The Wild Bunch

Posted by: | March 11, 2009 | Comments Off on The Wild Bunch

Ah, the last of the westerns and the western hero.
Symbolically dying at the end of the film along with the genre.
Peckinpah creates a western world that is fluxuating and changing before the very eyes of these traditional cowboys.
Chased from the north and forced to go south, their aging bodies are apparent and detrimental to their survival.
It would be impossible to watch a Peckinpah film without making mention of the representation of violence within the film.
And if you’ve ever seen “Straw Dogs” you’ll know that this is a re-occuring theme.
The violence is absolutely crude and messy in “The Wild Bunch”
The visual proponent of spraying blood from bullet wounds, bodies falling off buildings and cliffs, and horses slamming into the ground are all extreme in their depiction and scarily realistic.
HIs editing style is very succinct, hardly giving longer then a second before each cut ( during the opening sequence in the town especially ).
This method of editing really rackets up the feeling of utter mayhem during the scene and lack of control.
The innocent town folk are caught up within the gunfight and are mowed down by stray bullets.
There are children clutching each other in the middle of the fight, looking scared and evidently bound to be affected their entire life by these events. During the last scene, one of the characters uses a mexican woman as a body shield to absorb any bullets that come his way.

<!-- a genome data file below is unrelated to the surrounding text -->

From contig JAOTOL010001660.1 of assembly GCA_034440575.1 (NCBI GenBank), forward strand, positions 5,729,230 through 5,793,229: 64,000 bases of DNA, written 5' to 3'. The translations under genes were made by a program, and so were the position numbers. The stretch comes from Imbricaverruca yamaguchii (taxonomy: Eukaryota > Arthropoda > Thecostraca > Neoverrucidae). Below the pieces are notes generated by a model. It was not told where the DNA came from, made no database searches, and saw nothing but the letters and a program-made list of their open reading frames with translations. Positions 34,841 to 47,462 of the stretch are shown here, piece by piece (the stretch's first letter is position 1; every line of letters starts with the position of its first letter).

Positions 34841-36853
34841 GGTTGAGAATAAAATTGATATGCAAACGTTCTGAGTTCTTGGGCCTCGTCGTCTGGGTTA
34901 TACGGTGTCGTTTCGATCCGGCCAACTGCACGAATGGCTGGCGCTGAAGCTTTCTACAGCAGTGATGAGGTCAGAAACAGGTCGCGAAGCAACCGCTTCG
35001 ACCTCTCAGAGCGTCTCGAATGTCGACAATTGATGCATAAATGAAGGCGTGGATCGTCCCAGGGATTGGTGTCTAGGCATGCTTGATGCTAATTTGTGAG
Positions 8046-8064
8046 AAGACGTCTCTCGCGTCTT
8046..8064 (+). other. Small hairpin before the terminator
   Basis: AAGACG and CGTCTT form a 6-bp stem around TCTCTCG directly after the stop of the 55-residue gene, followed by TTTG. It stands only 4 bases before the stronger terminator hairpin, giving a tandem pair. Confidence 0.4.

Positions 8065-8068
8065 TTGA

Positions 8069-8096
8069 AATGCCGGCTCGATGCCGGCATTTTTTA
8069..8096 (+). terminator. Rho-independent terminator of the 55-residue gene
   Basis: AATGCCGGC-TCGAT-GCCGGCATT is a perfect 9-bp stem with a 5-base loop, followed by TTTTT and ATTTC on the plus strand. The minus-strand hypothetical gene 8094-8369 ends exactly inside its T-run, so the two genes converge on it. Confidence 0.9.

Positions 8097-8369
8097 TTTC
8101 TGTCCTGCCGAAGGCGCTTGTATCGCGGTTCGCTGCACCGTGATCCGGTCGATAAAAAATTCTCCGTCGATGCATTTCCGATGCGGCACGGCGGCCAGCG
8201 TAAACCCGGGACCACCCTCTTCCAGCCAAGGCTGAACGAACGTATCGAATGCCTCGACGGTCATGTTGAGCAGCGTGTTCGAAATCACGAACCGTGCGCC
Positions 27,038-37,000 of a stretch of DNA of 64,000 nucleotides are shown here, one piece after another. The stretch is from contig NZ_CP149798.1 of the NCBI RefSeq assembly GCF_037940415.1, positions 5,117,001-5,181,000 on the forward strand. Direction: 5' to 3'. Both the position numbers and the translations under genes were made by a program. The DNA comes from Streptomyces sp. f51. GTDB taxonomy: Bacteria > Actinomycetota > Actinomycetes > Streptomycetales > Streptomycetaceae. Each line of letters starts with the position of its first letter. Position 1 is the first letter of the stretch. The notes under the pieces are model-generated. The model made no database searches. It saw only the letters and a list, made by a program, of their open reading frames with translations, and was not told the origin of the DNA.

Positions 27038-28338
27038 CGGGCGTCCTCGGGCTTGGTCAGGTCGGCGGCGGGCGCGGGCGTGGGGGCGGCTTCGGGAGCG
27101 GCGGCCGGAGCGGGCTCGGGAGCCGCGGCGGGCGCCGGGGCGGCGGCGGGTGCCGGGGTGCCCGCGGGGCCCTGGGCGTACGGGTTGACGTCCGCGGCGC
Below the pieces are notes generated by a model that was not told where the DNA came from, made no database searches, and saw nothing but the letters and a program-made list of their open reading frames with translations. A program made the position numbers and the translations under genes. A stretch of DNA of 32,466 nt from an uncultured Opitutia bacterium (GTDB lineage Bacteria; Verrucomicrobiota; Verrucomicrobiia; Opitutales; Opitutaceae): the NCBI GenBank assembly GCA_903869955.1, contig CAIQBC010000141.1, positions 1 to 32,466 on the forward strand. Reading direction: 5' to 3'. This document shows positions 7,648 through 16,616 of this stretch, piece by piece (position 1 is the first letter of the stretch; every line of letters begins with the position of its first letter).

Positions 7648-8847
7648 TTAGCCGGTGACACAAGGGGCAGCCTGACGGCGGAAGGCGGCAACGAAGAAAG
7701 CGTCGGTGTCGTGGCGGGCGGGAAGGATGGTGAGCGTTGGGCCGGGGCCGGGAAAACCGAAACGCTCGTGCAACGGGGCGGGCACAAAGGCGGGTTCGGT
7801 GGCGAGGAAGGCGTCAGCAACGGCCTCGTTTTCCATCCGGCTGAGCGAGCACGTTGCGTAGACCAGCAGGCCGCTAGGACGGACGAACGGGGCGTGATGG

Peckinpah also uses slow motion to add to these violent outbursts too, for example a horse crashing through a window in slow motion.
Handheld POV camera work is also used as a disorienting tactic and evokes even more mayhem.
As for the portrayal of Mexico, we are introduced to a ridiculous, indulgent military group who hire these men to steal rifles.
They are seen as untrustworthy and cutthroat, everything you need to survive in these tough lands.
The other Mexican group we see are the fighters from the village near where Angel is from, who are amazingly stealthy, calm and seem to give off a sense of earthly wisdom. It’s funny that there is no in between shown. The Mexican men are either drunk, rowdy fighters, or, stealthy, wise fighters.
Funnily enough it is Angel who the Mexican military group torture and embarrass as opposed to an American, even though there is a clear tension and dislike between the Americans and this group in the film. Perhaps this speaks to a lack of national identity at these times, keeping in mind that this is also shown through the storytelling of Peckinpah.


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